Can Apple and Google be forced to share their mapping data?

Not really. But, should they be sharing their mapping data? Absolutely – or so believes one of UK’s prominent advocacy groups, Open Data Institute (ODI). In a new report published last week, ODI insists that commercial online giants are dominating control of the United Kingdom’s geospatial data.

“From satellites and light detection and ranging (LiDAR) systems to the internet of things (IoT) and handheld, GPS-enabled devices, recent technological advancements have reduced the cost of production for many types of geospatial data. Alongside these advancements, new techniques like machine learning and computer vision have made it easier to extract greater value and insights from those datasets,” ODI notes, explaining how technology companies like Apple, Google and Uber are collecting geospatial data quickly and at scale.

According to ODI, commercial companies in the UK have become hoarders of geospatial data, while national mapping agencies and other public bodies are struggling to catch-up. And in the end, people, communities and startups are still not able to benefit from this data. Why? Because, on one hand, government agencies charge fees that make it hard for startups to get started, and on the other, we all are aware of how private companies like Google are capable of hiking their Maps API prices at will.

Read: Insane, shocking, outrageous: Developers react to changes in Google Maps API

So, ODI now wants to explore whether public sector organizations could be given powers to mandate access, use and sharing of data held by large corporate firms. “The UK needs an effective geospatial strategy that looks beyond geospatial data holders in the public sector. Without it, the UK will fail to meet commitments to industries that rely on new technology, such as driverless cars and drone delivery,” Jeni Tennison, CEO at the ODI, asserts.

This public-private partnership needs to be executed while respecting privacy, national security and commercial confidentiality, the ODI admits. And a broader debate around the respective roles that public, private and third sector organizations can play in maintaining and enhancing the geospatial data infrastructure in the UK can help achieve that, the group believes.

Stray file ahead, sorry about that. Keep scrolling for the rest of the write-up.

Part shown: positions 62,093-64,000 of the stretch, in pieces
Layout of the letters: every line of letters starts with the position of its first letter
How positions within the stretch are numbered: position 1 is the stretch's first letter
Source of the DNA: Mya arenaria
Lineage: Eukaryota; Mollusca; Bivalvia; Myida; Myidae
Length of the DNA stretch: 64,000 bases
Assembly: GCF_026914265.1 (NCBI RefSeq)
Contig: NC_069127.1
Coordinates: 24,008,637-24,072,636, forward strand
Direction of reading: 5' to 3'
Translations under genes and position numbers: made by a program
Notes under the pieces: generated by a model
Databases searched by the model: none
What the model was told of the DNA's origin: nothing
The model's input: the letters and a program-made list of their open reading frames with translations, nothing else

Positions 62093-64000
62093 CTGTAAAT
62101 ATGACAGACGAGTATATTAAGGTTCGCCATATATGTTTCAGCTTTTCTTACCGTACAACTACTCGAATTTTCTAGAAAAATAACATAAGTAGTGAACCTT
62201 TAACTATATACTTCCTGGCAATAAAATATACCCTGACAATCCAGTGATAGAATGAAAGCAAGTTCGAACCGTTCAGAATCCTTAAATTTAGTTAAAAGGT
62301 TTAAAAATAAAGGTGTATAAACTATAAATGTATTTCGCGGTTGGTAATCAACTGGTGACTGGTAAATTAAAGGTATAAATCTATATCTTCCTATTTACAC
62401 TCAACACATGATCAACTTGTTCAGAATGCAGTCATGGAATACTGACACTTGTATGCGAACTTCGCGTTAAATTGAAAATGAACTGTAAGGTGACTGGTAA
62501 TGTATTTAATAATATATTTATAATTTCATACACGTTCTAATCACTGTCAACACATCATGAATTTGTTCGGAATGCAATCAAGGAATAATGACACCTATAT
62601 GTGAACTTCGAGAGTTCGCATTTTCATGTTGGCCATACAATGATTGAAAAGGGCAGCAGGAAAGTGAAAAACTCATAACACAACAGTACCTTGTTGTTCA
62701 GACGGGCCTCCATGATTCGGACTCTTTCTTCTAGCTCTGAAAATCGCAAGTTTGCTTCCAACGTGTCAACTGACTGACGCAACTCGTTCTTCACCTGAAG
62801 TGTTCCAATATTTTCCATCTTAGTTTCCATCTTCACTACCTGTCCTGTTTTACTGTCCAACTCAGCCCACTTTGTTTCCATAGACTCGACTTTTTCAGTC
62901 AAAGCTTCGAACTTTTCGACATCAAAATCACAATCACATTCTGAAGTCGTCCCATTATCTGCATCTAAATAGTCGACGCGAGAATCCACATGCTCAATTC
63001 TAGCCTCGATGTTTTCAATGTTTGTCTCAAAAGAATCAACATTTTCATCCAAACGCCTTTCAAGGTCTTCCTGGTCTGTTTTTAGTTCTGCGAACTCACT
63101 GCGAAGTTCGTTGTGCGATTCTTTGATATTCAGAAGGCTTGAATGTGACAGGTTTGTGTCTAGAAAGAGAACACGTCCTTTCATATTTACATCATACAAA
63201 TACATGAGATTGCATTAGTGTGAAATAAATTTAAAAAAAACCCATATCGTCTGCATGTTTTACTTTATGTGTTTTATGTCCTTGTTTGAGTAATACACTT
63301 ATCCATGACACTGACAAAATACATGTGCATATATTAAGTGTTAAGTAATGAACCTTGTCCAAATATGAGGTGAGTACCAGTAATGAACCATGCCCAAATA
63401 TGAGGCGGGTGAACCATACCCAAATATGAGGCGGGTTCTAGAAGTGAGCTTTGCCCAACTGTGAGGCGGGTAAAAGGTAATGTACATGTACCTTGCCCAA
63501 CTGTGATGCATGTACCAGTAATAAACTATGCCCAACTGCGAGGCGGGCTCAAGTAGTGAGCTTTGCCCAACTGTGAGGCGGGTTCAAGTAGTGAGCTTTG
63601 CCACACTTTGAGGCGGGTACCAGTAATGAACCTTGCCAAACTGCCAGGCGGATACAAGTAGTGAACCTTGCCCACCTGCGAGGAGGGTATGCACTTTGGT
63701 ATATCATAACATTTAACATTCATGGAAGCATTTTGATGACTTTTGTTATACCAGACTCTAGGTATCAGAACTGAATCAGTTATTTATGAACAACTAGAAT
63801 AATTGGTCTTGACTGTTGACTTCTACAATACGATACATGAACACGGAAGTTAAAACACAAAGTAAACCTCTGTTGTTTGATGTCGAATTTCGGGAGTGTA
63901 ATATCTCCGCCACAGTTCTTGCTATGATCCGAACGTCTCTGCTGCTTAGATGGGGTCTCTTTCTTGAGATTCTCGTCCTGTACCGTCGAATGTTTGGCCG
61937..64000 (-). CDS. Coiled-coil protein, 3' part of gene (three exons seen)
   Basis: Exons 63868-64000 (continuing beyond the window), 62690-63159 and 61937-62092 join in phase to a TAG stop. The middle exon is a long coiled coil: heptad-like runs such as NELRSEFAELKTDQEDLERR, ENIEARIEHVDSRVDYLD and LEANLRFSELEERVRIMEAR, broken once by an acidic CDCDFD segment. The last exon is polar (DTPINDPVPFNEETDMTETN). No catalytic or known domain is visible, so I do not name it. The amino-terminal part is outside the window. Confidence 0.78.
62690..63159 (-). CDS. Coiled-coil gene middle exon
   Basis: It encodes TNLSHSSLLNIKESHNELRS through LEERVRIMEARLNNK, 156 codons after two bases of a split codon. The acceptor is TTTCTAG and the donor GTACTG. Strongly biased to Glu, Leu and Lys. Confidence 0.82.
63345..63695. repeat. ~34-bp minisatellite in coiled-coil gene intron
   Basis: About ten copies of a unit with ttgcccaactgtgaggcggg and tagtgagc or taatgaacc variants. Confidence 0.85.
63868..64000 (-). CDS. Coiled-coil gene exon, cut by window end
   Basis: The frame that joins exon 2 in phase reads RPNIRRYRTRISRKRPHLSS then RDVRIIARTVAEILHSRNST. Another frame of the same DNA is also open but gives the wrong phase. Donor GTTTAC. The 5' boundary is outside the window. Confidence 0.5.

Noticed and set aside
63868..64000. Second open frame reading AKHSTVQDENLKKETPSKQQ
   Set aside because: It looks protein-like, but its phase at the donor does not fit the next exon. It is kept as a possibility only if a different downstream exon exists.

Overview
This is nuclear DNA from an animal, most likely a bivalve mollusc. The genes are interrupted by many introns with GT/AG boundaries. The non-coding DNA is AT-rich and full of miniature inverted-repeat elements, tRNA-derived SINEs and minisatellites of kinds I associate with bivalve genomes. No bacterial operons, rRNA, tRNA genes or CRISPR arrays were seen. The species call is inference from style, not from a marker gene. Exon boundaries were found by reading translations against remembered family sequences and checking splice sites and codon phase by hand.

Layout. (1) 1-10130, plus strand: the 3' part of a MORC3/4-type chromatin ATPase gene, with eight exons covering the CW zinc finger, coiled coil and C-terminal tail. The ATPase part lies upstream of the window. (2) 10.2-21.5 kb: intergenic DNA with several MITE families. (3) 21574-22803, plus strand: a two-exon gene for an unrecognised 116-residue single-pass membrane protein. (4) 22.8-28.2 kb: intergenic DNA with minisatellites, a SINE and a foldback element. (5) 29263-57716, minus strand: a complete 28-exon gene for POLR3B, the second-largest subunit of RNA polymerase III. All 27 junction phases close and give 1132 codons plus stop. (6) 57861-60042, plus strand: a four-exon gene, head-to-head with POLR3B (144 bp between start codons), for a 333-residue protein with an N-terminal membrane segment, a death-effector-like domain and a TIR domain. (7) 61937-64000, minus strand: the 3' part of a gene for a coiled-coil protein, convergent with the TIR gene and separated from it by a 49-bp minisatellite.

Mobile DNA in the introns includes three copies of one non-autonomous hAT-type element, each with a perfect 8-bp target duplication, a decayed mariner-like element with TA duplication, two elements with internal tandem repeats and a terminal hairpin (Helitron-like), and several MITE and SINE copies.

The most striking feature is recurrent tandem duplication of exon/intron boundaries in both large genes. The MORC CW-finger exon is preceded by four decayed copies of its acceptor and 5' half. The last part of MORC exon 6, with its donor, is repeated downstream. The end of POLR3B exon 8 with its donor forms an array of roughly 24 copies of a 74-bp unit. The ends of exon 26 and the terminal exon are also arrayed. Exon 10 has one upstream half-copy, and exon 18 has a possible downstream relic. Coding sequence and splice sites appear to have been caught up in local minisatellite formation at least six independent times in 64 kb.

What about you? Do you think it would be fair if governments asked for-profit organizations like Apple, Google and Uber to share their proprietary mapping data?

Say thanks for this article (0)
The community is supported by:
Become a sponsor
#Business #Featured
Global Top 100 Geospatial Companies – 2024 Edition
Avatar for Muthukumar Kumar
Muthukumar Kumar 01.31.2024
#Business #People
Meet the founder: An interview with Chris Brown as Mapstack is awarded prestigious UK Innovation Smart Grant
Nikita Marwaha Kraetzig 11.2.2023
1 Year Update for The Geospatial Index
Avatar for The Geospatial Investor
The Geospatial Investor 09.27.2023
Next article

Surviving the holidays with Google Maps: A handy guide

Holidays can be stressful. There is so much planning and preparation, gift shopping, partying and travelling involved that this season can take a toll on mental and physical health alike. And nothing kills the joy of a Thanksgiving road trip more than getting stuck in the holiday traffic. For me, these visuals of Los Angeles’ traffic nightmare are scarier than The Haunting of Hill House:

So, how can Google Maps help?

Understand Traffic Patterns

You may know your area’s traffic patterns during a normal week, but holidaymakers follow a schedule of their own – with the day before Thanksgiving between 3-4pm being the worst time to hit the road. This handy chart by Google tells when you can expect traffic to be heavier than normal in your area:

You can see it’s best to avoid the Friday/Sunday afternoon rush and leave in the morning instead, after Thanksgiving.

Avoid the Crowds

If you don’t want to waste your afternoon being stuck in a queue at the grocery store, shopping mall, the local bakery, movie theatre, or the liquor store, use this chart to see when you will be able to avoid the crowds at popular places:

Route Search

If you just remembered that Aunt Margaret had asked you to bring some avocados or realized that you’re running out of gas, don’t worry. Simply search along your route on Google Maps and find the nearest place you’re looking for without taking a massive detour.

Share Your ETA

There’s no fun in keeping the family guessing. In its latest update, Google Maps has made its journey sharing feature even better, so you can let the fam know what time you’ll be arriving without needing to make a call or send a text. Simply tap on the ˄ button once you have started the navigation and click ‘Share trip progress.’ You will not only be able to provide your live location to your loved ones, your route information and ETA will also be shared.

If you found the post interesting, head on to this interactive site put together by Google Maps for more insights on Thanksgiving traffic and search trends in your state.

Read on